How Doncaster's shops are preparing to re-open on April 12 after three months of lockdown

After more than three months of closure due to Government restrictions, the bosses at Doncaster town centre’s legion of independent shops are itching to get back to business.

Thursday, 8th April 2021, 12:00 pm

Next week is expected to see shops re-open again for the first time since January saw the nation return to lockdown.

And as they prepare to put out the ‘open’ sign, owners are predicting bargains, new stock and a busy first week – but say they need other businesses like bars and cafés open too.

Carl Bradley runs the Bradley Knipe menswear shop, on High Street.

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Sarah Jones, pictured at Gregorys Leather Ltd. Picture: NDFP-23-02-21-Gregorys 7-NMSY

He is excited about getting to re-open again for the first time since the lockdown at the start of January, and is ready to go.

He said: “If they said we could open tomorrow, we’d be ready tomorrow.

"It has been about getting new stock in and merchandising, and while the shop’s been empty we’ve been doing a bit of DIY here and got it in the best shape it could be. We’ve had stock coming in.

"I’m hoping it’s going to be really busy but I’m not building up too many hopes. I think I’m expecting a busy first week, and then it may settle down after that.

Sue Hunt, assistant manager and Andy Stancliffe, Proprietor, pictured. Picture: NDFP-03-12-19-Hustings 6-NMSY

"From our perspective I think things will be better when everything is open. One of the reasons for people buying clothing is for going out and for going on their holidays."

He thought it was important that shoppers come down and support local businesses when they do re-open, because if they were not used, they would close.

He believes the re-opening of pubs, cafes and restaurants is also important for the shops, as they give the public more to do in their visits to the town centre, so that they could make a day of it and get a bite to eat and drink as well.

"I think people will be pent up from not being able to do anything for so long,” he said. “We just want to be able to get back and start earning ourselves a living again.”

Carl and Ron Bradley, pictured at their High Street Menswear store. Picture: NDFP-18-12-18-BradleyKnipe-1

He said he thought it was unlikely they would stay open late, as he was not sure that there would be extra trade from doing so, although he would see what other shops were doing.

Round the corner, Sarah Scott runs Tiffany, a ladies’ boutique on Cleveland Street.

She said they would be making a special case in opening on Monday.

She said: “We are usually closed on a Monday, but because we feel this Monday is so important, we will be opening on this one.

"We will be ready, and we’re really excited – myself and the staff are itching to get back.

"I’m in the process of taking stock to the shop, and it’s going to look really fresh with new spring stock. There is a lot to do.

"But we are really excited and don’t see any negatives at the moment. We’re following the rules to make sure everything is safe."

She is hoping people will be going out to use the pubs that are re-opening, and dressing up. She is also hoping the restart of weddings will help business, and is going to open an appointments only section of the shop upstairs for familes to get their wedding gear.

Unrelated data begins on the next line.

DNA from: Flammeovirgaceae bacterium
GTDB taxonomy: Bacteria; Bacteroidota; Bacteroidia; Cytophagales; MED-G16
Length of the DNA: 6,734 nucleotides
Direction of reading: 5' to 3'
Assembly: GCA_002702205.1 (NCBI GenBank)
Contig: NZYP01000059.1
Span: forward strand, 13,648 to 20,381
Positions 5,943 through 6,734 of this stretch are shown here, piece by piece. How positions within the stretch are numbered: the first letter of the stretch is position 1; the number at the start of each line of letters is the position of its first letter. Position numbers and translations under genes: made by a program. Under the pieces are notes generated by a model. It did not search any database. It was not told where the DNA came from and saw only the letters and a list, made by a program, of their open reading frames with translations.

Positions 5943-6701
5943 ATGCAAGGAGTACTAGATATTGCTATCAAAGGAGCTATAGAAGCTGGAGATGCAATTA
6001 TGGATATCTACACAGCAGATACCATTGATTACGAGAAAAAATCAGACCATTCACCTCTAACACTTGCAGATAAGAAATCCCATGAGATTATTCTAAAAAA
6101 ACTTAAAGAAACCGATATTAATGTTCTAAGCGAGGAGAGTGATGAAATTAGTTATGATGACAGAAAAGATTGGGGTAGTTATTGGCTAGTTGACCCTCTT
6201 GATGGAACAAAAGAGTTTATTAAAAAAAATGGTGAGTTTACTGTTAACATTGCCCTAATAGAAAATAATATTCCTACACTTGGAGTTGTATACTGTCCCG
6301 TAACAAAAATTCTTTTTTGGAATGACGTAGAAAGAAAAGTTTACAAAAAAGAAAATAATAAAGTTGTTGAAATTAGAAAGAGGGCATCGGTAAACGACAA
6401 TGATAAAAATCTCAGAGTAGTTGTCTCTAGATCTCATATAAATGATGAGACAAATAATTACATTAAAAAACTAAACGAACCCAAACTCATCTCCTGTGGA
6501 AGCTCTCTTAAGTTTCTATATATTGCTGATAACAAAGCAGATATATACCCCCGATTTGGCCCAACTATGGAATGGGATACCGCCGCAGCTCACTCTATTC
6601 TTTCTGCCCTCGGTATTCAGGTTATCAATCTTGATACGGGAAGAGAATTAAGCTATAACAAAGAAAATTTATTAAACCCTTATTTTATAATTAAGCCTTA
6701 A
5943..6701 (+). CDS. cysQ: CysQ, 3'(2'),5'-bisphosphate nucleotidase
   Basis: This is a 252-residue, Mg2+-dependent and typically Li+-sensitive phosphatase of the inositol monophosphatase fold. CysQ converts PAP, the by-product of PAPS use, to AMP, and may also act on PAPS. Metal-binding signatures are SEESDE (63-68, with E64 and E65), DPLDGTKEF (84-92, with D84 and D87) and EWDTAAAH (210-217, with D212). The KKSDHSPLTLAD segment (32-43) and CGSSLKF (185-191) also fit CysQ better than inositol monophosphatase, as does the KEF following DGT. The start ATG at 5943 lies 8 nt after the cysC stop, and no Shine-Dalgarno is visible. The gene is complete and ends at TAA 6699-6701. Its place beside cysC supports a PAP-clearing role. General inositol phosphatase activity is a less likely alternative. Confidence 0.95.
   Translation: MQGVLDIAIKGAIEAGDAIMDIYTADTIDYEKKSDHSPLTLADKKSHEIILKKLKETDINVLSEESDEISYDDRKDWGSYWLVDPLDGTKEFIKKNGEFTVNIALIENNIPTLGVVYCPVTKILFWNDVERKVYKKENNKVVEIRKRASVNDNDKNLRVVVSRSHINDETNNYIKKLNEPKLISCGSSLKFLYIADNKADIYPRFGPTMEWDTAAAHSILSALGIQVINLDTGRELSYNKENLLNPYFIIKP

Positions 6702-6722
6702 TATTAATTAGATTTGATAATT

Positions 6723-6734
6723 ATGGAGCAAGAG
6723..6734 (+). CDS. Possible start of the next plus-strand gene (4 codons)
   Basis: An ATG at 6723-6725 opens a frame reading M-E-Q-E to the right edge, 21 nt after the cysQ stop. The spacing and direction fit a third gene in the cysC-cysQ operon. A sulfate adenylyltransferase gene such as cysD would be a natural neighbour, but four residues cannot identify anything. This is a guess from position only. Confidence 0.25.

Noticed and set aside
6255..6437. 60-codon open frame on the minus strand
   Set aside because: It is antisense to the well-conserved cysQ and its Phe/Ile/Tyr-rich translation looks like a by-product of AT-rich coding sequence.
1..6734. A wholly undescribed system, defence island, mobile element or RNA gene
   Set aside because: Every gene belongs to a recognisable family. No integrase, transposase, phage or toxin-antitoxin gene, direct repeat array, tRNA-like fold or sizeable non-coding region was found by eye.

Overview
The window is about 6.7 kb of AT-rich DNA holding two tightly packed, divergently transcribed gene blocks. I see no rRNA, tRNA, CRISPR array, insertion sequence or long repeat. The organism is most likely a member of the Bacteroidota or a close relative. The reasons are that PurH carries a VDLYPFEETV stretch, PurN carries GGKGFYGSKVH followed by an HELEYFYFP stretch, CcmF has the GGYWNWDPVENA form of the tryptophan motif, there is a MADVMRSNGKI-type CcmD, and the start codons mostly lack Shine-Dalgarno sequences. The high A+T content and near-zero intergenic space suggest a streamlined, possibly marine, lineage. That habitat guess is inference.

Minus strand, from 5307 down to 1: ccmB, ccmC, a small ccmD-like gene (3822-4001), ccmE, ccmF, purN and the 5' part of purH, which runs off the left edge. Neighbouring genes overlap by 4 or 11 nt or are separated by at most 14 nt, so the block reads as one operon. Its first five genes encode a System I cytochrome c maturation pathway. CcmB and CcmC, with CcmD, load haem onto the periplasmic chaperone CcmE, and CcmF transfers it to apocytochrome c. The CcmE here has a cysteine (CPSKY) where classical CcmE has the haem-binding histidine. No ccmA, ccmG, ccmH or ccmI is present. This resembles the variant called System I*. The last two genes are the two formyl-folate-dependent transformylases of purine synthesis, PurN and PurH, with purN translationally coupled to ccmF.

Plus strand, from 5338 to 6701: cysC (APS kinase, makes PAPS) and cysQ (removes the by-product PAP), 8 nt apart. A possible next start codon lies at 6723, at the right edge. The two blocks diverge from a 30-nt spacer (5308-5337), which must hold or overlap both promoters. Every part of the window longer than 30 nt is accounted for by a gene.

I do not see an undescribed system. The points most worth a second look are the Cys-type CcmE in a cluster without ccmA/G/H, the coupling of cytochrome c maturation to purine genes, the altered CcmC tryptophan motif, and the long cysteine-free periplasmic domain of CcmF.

"There is light at the end of the tunnel. It may be slow, but customers have been asking if we’re opening.”

Sarah Jones, who runs Gregory’s leather goods store in the Frenchgate Centre predicted there would be bargains, as some shops sold off seasonal stock that had not been sold due to lockdown.

"We’ll certainly be having a sale, as we have stock that needs to be moved, so I think shoppers coming to the town centre may be able to get some great bargains.

"I don’t see there being any problems, and I think it will be just nice to see our customers again. We have plenty of stock, and we will also have new seasonal stock in. Some of what we sell doesn’t date though, like leather bags.

"I hope that there are enough customers coming out to keep us going. But I’ve got a good feeling and I’m staying positive.

"The Government has said we can open longer hours, but I’m not sure if we are going to yet. I think we will see how it goes and how busy we are.

"I think there will be people thinking about independent retailers more than ever, and I think they realise that if they don’t use us, then we won’t be here.

“They can just ring us if they want to check what we’ve got in – that's how we can keep in touch with customers.”

Andy Stancliffe, whose Lakeside Furniture Direct shop is on Waterdale, said he would be opening up on April 12, but had no idea how it would go.

He said: “My concern is that so many people have started shopping online now, and it’s not just the younger people.

"But we’re going to give it a go. If it doesn’t work, we could close.

"We’ve got stock in but some things have gone out of date. We may have to throw away some things because they’re seasonal, and we have lost so long.”

He said they had a tough period during the lockdown, and had experienced broken windows.

At one point, the windows were whitewashed, and he said he was keen that people knew that he was still open.

He said it was important that begging in the town centre was kept under control to encourage people to come in to shop,

But he believes shops still have much to offer.

"We can give customer service you don’t get online,” he said.

In these confusing and worrying times, local journalism is more vital than ever. Thanks to everyone who helps us ask the questions that matter by taking out a subscription or buying a paper. We stand together. Liam Hoden, editor.